Living in Malaysia
Why Retire In Malaysia?


Government Support
Conjuring up all the mysteries of Asia, Malaysia is a former British colony that remains as colourful as ever. Beyond the lofty skyscrapers of the capital, Kuala Lumpur, its dramatic canvas is embroidered with tropical beaches, mountains, dense rainforest, and vividly green tea plantations. The MM2H programme is initiated, organised and launched by the Malaysian Government and is thus one that the Government will continuously seek to improve, to ensure its success. Malaysia has great infrastructure, foreigners are allowed to own freehold properties, has no inheritance tax, and places no tax on income repatriated from overseas. There’s no property capital gain tax either. Quality living is the main reason for the success of MM2H. Besides that, Malaysia has a stable political and economic environment, complete infrastructure facilities, convenient ground, sea and air transportation, and a moderately warm climate throughout the year. It is also multiracial, multicultural and multilingual with a diverse lifestyle and relatively low consumption level.
Why Malaysia?


  • Low cost of living and relatively cheap properties compared to most developed countries
  • Quality education provided by international schools, private colleges and universities
  • First-class medical facilities with internationally recognised hospitals and clinics
  • High economic growth and socio-political stability
  • Great weather & climate that is sunny all year long without extreme weathers
  • Excellent infrastructure, telecommunications, and transportation system
  • Attractive tourist destinations - beaches, islands, tropical jungles, natural caves - as well as various shopping malls, sports, golf courses and entertainment hubs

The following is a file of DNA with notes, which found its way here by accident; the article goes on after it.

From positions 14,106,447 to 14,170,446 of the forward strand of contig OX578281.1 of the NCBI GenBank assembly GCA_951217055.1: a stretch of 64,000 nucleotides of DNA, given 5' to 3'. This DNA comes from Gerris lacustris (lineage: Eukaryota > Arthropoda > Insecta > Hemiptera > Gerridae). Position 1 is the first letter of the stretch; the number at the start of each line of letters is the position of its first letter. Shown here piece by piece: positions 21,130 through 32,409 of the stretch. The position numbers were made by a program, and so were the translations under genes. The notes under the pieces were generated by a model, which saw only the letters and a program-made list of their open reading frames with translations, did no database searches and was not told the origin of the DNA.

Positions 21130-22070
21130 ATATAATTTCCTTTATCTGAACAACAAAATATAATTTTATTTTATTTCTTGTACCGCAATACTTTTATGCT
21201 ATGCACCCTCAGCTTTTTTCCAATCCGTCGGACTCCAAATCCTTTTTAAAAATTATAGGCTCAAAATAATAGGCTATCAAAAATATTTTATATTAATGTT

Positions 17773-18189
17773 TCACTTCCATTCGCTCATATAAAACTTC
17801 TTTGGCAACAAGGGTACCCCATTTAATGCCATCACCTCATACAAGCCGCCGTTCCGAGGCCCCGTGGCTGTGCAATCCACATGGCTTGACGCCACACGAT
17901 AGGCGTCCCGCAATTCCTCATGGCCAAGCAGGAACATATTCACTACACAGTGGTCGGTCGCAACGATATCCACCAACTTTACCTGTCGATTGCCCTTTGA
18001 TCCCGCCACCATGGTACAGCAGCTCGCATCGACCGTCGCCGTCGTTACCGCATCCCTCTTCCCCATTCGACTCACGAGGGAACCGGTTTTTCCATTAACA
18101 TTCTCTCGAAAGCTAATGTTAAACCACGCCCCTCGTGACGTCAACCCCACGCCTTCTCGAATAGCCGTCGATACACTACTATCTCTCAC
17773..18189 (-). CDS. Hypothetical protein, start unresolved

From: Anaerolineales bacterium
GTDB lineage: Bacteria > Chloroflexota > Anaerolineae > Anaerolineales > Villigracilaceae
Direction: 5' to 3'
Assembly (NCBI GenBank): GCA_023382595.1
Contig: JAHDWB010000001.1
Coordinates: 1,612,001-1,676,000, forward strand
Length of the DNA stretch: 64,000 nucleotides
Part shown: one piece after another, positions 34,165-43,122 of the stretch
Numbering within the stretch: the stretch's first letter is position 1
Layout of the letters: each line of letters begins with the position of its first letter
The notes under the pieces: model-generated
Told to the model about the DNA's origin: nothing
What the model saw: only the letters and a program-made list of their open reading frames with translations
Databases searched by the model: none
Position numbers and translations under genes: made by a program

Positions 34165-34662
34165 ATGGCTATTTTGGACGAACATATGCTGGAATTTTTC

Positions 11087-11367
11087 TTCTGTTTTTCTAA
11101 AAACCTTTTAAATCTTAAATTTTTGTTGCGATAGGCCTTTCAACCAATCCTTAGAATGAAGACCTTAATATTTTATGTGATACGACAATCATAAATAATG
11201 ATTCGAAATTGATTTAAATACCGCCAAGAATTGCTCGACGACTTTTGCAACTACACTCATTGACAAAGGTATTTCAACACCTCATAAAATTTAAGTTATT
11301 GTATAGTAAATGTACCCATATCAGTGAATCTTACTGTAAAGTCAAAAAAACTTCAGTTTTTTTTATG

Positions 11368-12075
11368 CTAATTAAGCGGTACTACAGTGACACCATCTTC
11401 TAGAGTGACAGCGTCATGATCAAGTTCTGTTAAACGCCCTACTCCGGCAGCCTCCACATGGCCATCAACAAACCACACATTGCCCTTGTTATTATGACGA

• Warm, friendly people who speak English, Chinese, Malay, Tamil and a myriad of other dialects
  • Variety of local/international cuisines from Malay, Chinese, Indian, Thai, and Western origins with many gourmet choices


Pre-Arrival in Malaysia


Moving house within the same country is stressful enough, so relocating to another continent can seem daunting. There are financial considerations, a potential clash of cultures or new regulations to understand; and new public services and housing to locate. Fortunately, Malaysia is a very liveable county, where English is widely spoken, infrastructure and healthcare are good, and the weather is warm.


Financial Facts
The unit of currency is the Malaysian Ringgit (RM) which equals 100 sen. Currency notes are in denominations of RM1, RM5, RM10, RM20, RM50, and RM100. Coins are issued in 5, 10, 20, and 50 sen pieces. Licensed foreign money changers are found in all urban centres, key entry/exit points and shopping complexes.


Living Cost
The cost of housing, communications, transport (including taxis), local food, holiday accommodation, airfares, clothing, medical expenses, entertainment and recreation are all very reasonable. Cars, alcohol and imported foods are generally more expensive than western countries. Many other imported items are now free of duty. Set out below are the prices of some well-known items to give you some idea what it will cost to live here. The islands of Langkawi (off the west coast of peninsular Malaysia), Tioman (off the east coast) and Labuan (off the coast of Sabah and Sarawak) are all duty free. This means considerable savings on alcoholic beverages and motor vehicles. A number of people under Malaysia My Second Home also have chosen to live in Langkawi.


Malaysia has well-developed air and sea connections. It is also accessible by road and rail through Thailand and Singapore on the Peninsula. More than 25 major airlines service the international airports throughout the nation. Port Klang and Penang in the Straits of Malacca link the country to the rest of the world by sea. Internal travel is relatively easy, comfortable and cheap. The major towns and cities are served by air-conditioned trains and buses and also by regular scheduled flights. Travelling by road in Peninsular Malaysia is easy as it has a well-developed network of roads. In Sabah and Sarawak, travelling by four-wheel drive is recommended on unpaved roads, and many remote areas can only be reached by air or river. Travelling by rail is also highly recommended as you get a panoramic view of the countryside. To get value for money when travelling by rail, plan your journey in advance.


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